Fourth Person to Die While Walking on Outer SE Division This Year

10 of the 24 people killed using Portland streets so far this year were walking, a percentage that is nearly five times the national average. Five people were killed in traffic-related fatalities in March alone. Late last Wednesday night, on October 10th, 54-year-old Loan T. Diep was killed while crossing outer SE Division near 138th ave when she was hit by two reckless drivers. Only one stayed to face the consequences. While that section of Division was closed for investigation of this horrific act, a third reckless driver swerved around the road closure and into the crime scene, narrowly missing one of the investigators.

 

That this happened on our Portland streets, in a neighborhood dense with homes, businesses, a college campus and numerous social service providers, is unacceptable - though, at this point, hardly surprising. Outer Division has long been Portland’s deadliest corridor for pedestrians, with 19 people killed and 129 seriously injured on Division in the last decade. Loan T. Diep was the fourth pedestrian who lost their life on outer Division this year. Less than three months ago, James F. Deery, 69, was hit 20 blocks away, and later died in hospital from injuries sustained in the crash.

Through our work with Oregon & SW Washington Families for Safe Streets, we have seen first-hand how these deaths devastate the victims’ families and how their loved ones are impacted by traffic violence on our streets. It is unacceptable.

At Oregon Walks, we believe that every person has the right to access their community by walking – and should not be afraid to do so. Creating safe, walkable communities where people can thrive is at at the heart of our work - and the best way to achieve this is through investment in improved safety and road design for everyone, regardless of income, age, background, ability, or housing situation. We must do more to protect our most vulnerable residents from preventable crashes - particularly those who reside in low-income neighborhoods that bear the brunt of our most dangerous streets, and are 3.7 times more likely to be hit and killed while walking than residents of Portland’s wealthiest neighborhoods. Last year, a record 18 people were killed while walking in Portland, making 2017 the deadliest year on record for pedestrians since 2003. Today, we have an opportunity to change the bleak numbers we saw last year by investing in the safety improvements that will save lives.

The speed limit on outer Division has been lowered from 35 to 30 mph, yet we know that the road is still designed to allow for high speeds, with 5 wide travel lanes, limited crosswalks, and less than adequate lighting, so using the street on foot is still dangerous. It’s clear that while lower speeds will move us closer to achieving our Vision Zero goal, these changes alone are not enough to make our roads truly safe. The way we design our streets and public spaces may be the most critical element, and better street design does not happen overnight. We need to get serious about creating road designs that are meant for pedestrians, which will result in safer driving habits. Prioritizing those who are not in a vehicle when we design these spaces is better for everyone. It creates more usable and accessible space but most importantly it creates spaces that are safe.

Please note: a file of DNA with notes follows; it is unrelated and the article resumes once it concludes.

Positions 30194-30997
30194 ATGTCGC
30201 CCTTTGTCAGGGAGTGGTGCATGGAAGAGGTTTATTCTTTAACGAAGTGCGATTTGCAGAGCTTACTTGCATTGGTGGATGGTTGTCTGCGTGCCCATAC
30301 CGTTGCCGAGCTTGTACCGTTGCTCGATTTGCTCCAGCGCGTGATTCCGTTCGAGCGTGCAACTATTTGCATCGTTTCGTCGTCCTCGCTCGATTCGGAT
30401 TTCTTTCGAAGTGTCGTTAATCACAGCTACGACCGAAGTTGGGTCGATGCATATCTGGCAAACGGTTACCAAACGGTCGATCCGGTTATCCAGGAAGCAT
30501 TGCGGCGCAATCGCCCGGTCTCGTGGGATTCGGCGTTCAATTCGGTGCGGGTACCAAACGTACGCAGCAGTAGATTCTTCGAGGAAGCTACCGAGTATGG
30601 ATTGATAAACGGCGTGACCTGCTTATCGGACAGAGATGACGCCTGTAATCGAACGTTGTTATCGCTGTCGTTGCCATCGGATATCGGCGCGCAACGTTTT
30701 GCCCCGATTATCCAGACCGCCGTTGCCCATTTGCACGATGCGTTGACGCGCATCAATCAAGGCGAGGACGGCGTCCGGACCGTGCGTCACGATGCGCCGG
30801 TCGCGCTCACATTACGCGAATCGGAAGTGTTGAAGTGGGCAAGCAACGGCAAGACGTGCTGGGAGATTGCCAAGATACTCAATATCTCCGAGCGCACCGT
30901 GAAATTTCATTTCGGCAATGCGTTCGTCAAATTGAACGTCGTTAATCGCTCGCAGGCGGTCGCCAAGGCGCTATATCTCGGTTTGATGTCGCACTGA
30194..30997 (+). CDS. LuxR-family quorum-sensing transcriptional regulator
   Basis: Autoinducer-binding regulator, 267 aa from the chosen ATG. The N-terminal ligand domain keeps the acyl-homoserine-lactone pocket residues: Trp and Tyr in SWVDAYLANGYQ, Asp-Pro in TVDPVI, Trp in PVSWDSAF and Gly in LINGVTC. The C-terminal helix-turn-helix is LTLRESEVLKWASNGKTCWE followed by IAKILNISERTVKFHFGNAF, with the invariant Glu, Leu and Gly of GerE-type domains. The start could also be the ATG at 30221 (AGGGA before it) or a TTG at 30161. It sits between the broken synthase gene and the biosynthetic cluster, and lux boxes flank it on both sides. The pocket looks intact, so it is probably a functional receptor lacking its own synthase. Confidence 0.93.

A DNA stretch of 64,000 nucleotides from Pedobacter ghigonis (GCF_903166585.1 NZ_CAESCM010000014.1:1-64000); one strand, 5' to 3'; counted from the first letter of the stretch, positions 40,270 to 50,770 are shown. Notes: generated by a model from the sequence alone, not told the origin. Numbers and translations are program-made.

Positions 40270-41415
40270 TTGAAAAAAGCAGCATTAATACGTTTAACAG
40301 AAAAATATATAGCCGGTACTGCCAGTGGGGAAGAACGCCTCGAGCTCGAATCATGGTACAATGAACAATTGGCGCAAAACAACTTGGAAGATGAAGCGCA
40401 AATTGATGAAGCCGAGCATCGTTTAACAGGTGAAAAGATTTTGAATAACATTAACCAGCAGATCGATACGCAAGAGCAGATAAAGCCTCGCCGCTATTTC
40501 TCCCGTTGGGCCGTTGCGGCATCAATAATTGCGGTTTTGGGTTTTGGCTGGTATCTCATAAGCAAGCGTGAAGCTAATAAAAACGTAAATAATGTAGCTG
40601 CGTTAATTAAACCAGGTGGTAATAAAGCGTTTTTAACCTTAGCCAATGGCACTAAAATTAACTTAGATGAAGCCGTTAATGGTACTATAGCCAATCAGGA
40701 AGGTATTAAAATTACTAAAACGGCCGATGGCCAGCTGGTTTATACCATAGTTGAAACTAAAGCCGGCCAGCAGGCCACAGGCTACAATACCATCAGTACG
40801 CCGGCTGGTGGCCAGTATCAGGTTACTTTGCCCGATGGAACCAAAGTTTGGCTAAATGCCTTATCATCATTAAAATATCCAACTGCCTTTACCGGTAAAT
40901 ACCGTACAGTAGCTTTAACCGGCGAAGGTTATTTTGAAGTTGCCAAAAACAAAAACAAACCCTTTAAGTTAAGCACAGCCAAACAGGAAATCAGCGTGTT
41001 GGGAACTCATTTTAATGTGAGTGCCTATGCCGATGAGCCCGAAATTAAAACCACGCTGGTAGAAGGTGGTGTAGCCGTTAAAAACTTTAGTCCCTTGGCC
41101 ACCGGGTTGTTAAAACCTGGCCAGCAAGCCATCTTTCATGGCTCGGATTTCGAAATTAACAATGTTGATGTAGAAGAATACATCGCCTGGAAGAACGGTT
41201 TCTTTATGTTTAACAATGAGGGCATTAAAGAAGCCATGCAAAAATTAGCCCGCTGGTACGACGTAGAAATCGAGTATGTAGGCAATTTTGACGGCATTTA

For this reason, we support the Portland Bureau of Transportation’s bold plans for improvements on this stretch of outer SE Division. These plans include safety measures like slower speeds, more sidewalks, safer crossings, and buffered bike lanes. The most significant upgrade will be a raised median that will provide pedestrians crossing this 5 lane road on foot or in a mobility device a much-needed midway point at which to safely wait for a break in traffic. Even though every intersection is a legal crosswalk, and vehicles are legally required to stop for pedestrians, we know from experience that crossing a 30 mph road is literally taking your life in your hands because these traffic laws are far too often ignored. Traversing these high-speed, high-volume expanses is exponentially safer with the presence of a median; Portland crash data shows that crash rates are 40% lower on streets with medians than those without.

This is exciting news for pedestrian safety - but work isn’t set to break ground until 2019. And change can’t come soon enough to this deadly road. Because of dangerous street design, high speeds, and infrequent safe crossings, we will continue to see deaths on outer Division until major improvements are made. The City adopted the Vision Zero Action Plan two years ago, and street design - the most critical element - takes a long time to go into effect. If we intend to reach our goal of zero traffic fatalities by 2025, we have to move much faster.

 

Tragedies like the one on Wednesday remind us that our work is far from done, and, as a community, we still have a long way to go before we can expect to use our roads safely. Oregon Walks won’t stop working to make our streets safer for everyone and ensure that this work is centered around those that are the most vulnerable. We urge you to join us.

 

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